Visit theallusionist.org/rosetta to read more about and hear this episode.
This is the Allusionist, in which I, Helen Zaltzman, am language's designated driver for the night.
Coming up in today’s show: unlocking language.
But first, a little etymology, sponsored by Christopher Taylor Timberlake Fine Art Jewelry. His unique pieces are inspired by nature, geography, topography and science, and hand crafted from scratch using responsibly sourced gemstones. Listen: a few months ago, this idiot lost her engagement ring. It was an antique so I couldn’t replace it. But, even though I have proven I do not deserve nice things, I spotted that Christopher Taylor Timberlake makes a ring with stones from Arizona and Utah, places I went to on my honeymoon, so that’s what I’ve chosen to fill my engagement ring’s absence.
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Thanks to Christopher Taylor Timberlake Fine Art Jewelry, here’s the etymology of ‘decipher’. It has the sense of decoding now, but if you trace it back, you reach...nothing. That’s the meaning of the word from which ‘cipher’ originated, the Arabic ‘safara’, to be empty, from which came the Arabic word for ‘zero’, ‘sifr’. In his 1202 Book of Counting, the Italian mathematician Fibonacci introduced the Arabic numerical system to Europe, replacing Roman numerals which didn’t have a symbol for zero, so the numeral brought its name with it. By the early 15th century, ‘cipher’ had come to mean any decimal digit in English, but soon it implied a code, as in codes, numbers were often substituted for letters. And thus ‘decipher’ was the reversal of that code.
Variations of the word ‘cipher’ still mean ‘zero’ in quite a few languages, and in English it also has the sense of a person who is a zero, worth nothing. It’s there in the etymology. Etymology is harsh.
On with the show.
LAURA WELCHER: Hold it if you like, you can hold it by the edges...
HZ: I’m holding - by the edges - the present - and perhaps future - of language.
LW: This is one of our prototypes of the Rosetta Disk that we have on display here at the Interval.
HZ: The Interval is down in the Fort Mason Center for Arts and Culture, a former US Army base on the waterfront of San Francisco Bay. The Interval is home to a cocktail bar and cafe and library, and the Long Now Foundation.
LW: My name is Laura Welcher; I’m the director of the Rosetta Project at the Long Now Foundation.
HZ: The Long Now Foundation runs several projects that think about culture long-term. 10,000 years or so. One of these is the Rosetta Project, to build a publicly accessible digital library of all the languages of the world. But, you can’t count on digital technology for all that long - think about whatever you’re using to store and read files, and how that’s changed in your lifetime; well, that speed of obsolescence is not going to work for the Rosetta Project thinking how to preserve language so it can be read in 10,000 years hence. So they’ve made a hard copy. The Rosetta Disk. Which is lying in my palm like a very expensive nickel coaster.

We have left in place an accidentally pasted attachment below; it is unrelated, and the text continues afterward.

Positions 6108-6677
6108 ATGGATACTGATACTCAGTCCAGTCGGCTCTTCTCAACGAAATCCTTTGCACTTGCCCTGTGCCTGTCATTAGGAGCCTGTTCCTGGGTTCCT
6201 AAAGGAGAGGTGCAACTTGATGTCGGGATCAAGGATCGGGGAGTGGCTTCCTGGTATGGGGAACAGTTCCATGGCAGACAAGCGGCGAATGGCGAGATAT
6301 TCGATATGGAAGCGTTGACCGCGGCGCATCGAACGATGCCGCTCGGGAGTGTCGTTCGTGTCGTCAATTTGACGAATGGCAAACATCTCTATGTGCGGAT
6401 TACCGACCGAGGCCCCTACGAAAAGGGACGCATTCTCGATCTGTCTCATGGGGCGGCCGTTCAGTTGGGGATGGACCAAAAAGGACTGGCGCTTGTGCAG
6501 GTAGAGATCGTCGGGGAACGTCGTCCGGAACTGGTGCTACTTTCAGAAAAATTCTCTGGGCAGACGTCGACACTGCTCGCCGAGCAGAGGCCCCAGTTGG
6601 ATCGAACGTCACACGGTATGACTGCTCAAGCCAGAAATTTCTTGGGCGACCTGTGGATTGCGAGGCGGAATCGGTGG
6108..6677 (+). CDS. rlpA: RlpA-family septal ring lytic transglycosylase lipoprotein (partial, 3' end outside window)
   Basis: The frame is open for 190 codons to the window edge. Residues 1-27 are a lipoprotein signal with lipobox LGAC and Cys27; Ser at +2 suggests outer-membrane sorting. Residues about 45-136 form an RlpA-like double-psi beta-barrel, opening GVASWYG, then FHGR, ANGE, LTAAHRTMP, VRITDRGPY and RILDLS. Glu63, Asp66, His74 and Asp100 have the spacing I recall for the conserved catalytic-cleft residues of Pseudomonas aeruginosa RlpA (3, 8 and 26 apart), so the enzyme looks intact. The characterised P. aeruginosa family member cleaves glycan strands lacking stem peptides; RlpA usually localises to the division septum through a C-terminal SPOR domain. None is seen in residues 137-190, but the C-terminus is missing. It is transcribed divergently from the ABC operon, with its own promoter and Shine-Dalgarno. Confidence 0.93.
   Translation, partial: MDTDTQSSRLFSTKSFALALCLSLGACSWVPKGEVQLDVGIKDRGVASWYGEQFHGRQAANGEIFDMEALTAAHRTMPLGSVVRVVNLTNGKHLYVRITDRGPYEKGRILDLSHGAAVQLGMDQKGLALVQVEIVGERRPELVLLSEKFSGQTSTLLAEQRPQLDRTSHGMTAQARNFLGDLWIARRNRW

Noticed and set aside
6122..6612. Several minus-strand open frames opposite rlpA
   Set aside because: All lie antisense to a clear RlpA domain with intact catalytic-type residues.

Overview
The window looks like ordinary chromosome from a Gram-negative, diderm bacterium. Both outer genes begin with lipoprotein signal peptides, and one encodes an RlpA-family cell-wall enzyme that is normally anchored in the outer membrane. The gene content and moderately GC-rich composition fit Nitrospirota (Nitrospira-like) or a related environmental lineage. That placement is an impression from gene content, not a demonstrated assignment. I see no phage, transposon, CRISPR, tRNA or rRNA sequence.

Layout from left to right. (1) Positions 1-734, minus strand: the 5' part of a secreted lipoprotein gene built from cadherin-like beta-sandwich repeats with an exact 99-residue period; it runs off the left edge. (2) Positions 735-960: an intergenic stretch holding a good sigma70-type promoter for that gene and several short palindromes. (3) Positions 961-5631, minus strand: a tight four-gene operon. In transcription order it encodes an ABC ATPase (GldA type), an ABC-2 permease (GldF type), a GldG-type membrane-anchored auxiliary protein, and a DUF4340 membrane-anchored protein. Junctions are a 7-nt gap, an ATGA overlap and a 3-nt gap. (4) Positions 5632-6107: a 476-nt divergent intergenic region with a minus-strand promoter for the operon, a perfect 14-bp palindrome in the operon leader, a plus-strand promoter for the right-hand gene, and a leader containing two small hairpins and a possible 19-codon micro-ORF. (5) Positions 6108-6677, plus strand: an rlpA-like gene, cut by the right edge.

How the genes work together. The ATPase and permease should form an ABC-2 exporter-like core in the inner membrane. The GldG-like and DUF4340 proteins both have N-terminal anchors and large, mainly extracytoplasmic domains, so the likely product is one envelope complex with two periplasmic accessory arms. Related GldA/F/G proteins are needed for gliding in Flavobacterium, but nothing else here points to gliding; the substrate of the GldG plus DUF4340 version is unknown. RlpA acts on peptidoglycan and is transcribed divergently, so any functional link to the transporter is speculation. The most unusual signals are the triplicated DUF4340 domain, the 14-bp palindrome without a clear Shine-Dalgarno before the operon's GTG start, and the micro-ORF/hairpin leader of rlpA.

HZ: That’s about what, three inches diameter?
LW: Yeah about that.
HZ: And it looks like a very beautiful medallion; it’s got some symbolic looking etchings on it
LW: So that is what we call the human-eye-readable side.
HZ: Of course it is - with my human eyes I can read it! What kind of Inspector Gadget eyes am I going to need to be able to read that?
LW: Optical magnification actually.
HZ: How many times magnified?
LW: A thousand power.
HZ: Oh OK. I’ll just update my glasses prescription.
HZ: If you happen to have a suitably powerful microscope, slide the Rosetta Disk into it and you’ll be able to see that those etchings are actually 13,000 tiny pages of information about 1,500 languages.
LW: There’s documentation for about 1500 human languages on here - of course not a lot of documentation for each of those languages, but a little bit. Because there’s only a certain amount that we can put on a disk and keep it to the point that you can magnify it 1000 times and still read it, we are trying to be as efficient with the use of documentation as possible, and so we chose parallel information.
HZ: Parallel information that is already culturally widespread around the world. In each language, there’s the Universal Declaration of Human Rights, the first three chapters of the book of Genesis...
LW: We have other information about grammar and writing and maps. And the bottom - you can see that kind of dense area on the disk - that has vocabularies for all of these languages that are the same set of vocabularies. So if you’ve ever heard of something called the Swadesh List, developed by linguist named Morris Swadesh and he used it to compare languages and try to study if they diverged and if you could figure out the rate at which languages diverge - but it just turned out to be a really useful tool in language documentation and collection because it has words for parts of the human body and your family, so it’s a really nice example of parallel information you could collect for all of these languages.